Wednesday, January 02, 2013

Culinary contemplations

The time has come for me to clarify my thoughts on important culinary matters.

The important consideration of the Christmas Cake to icing ratio
How much icing ought you to have on any one slice of Christmas Cake? Certainly if the slice is all icing or mostly icing then it is too much. But a Christmas Cake with the icing removed is a sad experience. The icing provides a nice contrast to the cake, after all. The white colour is gay and cheering, and the sweetness of the sugar complements the richness of the fruit. Sometimes, one likes to take alternate bites out of the icing and the cake, just to keep things even, and ensure that the right combination of flavours is in one's mouth at any one time. (However, the question of how to eat a Christmas Cake ought to form a separate consideration which will not be entered into today). At other times, one likes to leave the icing aside as a special treat, or to eat all the icing first thing to get to the 'good bit'. It is all a matter of personal taste, and depends on the time and context. Of course, the amount of icing one gets on one's slice of cake depends a great deal on where you cut the slice from, with a side slice of cake getting all the icing going down the side as well as the icing on top; while a middle slice of cake will only get the amount of icing on top. On the whole I like to get the middle slice of cake, simply because I like the amount of icing to be moderated somewhat, and because it feels somehow better to have a larger portion of the 'good bit'. However, the Christmas Cake to icing ratio cannot be expressed definitively, I argue - I feel, rather, it is a question of heart. Look, basically, I suppose I am saying if you want to give me a slice then I'll be happy with any old slice.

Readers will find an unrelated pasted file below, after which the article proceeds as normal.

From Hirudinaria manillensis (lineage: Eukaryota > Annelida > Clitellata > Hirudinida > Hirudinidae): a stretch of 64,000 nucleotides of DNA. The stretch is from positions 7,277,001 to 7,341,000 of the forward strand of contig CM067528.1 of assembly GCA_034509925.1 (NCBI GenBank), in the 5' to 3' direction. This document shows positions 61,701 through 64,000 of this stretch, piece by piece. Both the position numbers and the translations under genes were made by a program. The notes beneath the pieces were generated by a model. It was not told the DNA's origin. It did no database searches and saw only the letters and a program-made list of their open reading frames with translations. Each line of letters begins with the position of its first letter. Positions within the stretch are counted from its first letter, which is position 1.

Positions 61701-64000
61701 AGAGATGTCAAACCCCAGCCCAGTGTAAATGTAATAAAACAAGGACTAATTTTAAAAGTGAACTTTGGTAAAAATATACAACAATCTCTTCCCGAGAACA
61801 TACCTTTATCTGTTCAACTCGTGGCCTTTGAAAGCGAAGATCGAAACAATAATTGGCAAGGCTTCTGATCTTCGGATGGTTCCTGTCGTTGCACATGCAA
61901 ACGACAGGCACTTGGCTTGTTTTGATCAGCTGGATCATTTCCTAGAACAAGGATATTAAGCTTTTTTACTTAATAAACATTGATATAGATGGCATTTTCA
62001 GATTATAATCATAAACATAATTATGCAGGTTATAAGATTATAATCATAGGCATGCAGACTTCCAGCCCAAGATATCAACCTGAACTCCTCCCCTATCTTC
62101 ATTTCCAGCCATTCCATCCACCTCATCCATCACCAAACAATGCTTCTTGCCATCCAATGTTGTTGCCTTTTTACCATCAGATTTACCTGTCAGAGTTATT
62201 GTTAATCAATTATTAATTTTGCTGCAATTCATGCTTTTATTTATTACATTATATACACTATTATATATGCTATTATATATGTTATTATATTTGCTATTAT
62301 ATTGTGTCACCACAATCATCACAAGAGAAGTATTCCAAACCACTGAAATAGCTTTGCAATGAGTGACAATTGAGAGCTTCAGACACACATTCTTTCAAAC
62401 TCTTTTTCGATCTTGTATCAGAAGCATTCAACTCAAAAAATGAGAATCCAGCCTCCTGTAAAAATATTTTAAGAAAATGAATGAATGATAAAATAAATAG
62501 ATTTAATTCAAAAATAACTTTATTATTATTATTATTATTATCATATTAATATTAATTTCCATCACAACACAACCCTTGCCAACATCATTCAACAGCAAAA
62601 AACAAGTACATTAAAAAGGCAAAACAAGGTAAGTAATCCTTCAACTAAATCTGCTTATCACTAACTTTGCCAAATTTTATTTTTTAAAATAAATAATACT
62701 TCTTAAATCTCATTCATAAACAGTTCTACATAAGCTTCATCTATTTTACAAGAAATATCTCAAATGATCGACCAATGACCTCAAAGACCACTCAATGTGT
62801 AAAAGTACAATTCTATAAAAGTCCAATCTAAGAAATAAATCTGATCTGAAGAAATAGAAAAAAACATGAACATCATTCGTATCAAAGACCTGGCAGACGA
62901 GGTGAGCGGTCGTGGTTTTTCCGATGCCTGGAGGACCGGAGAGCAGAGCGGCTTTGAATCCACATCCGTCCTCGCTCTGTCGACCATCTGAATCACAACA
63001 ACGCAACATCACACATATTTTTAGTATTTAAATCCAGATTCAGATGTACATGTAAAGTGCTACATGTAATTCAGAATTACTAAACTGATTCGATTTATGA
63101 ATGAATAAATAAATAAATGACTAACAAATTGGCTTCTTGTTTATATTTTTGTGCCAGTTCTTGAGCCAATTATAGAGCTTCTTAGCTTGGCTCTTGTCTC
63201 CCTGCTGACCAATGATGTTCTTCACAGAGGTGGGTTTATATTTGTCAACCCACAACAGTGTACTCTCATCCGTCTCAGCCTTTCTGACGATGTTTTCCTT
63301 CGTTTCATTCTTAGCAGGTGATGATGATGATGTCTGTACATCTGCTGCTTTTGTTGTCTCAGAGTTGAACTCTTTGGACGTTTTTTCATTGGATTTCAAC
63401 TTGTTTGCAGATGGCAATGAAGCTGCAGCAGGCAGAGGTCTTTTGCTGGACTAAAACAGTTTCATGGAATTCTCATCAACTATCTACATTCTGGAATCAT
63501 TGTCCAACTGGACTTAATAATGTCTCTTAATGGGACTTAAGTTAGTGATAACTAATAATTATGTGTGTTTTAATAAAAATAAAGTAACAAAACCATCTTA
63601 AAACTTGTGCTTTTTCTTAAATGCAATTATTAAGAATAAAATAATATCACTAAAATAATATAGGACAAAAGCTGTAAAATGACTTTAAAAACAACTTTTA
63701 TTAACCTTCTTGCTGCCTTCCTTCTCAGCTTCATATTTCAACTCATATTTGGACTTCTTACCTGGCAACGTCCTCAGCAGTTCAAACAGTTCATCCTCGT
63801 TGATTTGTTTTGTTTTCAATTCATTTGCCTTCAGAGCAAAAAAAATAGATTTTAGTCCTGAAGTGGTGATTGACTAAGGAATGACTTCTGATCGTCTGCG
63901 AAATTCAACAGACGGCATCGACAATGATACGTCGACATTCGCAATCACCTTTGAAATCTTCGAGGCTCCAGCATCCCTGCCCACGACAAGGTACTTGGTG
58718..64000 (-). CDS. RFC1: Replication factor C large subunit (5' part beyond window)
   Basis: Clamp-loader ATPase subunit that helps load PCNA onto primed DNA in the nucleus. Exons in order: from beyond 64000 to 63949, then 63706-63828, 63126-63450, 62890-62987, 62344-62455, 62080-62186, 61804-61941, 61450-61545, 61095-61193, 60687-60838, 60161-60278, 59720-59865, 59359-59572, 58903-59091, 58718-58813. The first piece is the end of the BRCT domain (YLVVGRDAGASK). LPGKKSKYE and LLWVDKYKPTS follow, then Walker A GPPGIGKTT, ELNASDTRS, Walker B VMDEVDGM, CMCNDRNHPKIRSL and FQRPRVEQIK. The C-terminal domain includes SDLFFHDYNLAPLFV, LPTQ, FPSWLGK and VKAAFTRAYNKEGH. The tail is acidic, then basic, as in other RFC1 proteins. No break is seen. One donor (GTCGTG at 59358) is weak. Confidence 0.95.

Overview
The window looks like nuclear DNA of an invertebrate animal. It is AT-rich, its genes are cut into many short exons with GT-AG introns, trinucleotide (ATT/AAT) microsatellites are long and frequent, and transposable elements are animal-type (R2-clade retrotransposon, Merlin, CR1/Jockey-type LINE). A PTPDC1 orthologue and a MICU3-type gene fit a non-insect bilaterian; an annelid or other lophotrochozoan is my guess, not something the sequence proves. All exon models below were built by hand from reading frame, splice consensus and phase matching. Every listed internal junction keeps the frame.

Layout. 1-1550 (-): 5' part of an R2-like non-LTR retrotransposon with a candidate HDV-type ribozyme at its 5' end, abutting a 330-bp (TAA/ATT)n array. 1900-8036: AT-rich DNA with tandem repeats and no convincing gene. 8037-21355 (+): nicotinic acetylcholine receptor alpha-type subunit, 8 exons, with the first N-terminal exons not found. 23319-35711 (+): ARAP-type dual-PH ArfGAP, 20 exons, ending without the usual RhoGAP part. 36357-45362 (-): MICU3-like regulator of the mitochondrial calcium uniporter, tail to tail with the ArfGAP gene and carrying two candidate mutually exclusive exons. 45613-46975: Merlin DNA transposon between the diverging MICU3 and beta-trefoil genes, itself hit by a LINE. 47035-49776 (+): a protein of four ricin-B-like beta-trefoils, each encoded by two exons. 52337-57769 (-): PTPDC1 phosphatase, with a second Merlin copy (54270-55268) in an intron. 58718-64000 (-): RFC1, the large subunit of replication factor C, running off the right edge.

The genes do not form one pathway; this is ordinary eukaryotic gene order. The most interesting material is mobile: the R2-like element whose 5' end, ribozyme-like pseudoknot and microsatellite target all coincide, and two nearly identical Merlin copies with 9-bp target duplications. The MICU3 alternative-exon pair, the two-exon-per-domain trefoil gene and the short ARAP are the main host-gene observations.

The important meditation on Rum and Raisin icecream
'Rum', 'raisins', and 'icecream' are three of the most delicious things on earth. Therefore, it is understandable that 'rum and raisin icecream' forms one of the most crucial food groups in any icecream shop, and they will be judged according to the availability, and quality, of the aforementioned food. However, it can be a tricky thing to get right: one wants to clearly taste the rum without it being too overpowering. And clearly, the word 'raisin' ought not to indicate that the portion of icecream purchased have only one raisin, singular, contained within. (Unfortunately, I have encountered more than one situation where I have found only one raisin, or, worse, no raisins, within my apportioned portion of rum and raisin icecream). As with the 'Christmas Cake to icing ratio', I feel there are no clear rules to be set out here - but there should neither be too many raisins as to leave next-to-no room for the icecream, nor too few raisins that it is all icecream. What one is aiming for is a pleasing balance.

Thank you for listening to my thoughts on these important culinary matters. Please feel free to print them out and take them round to your local suppliers of important culinary, er, food.

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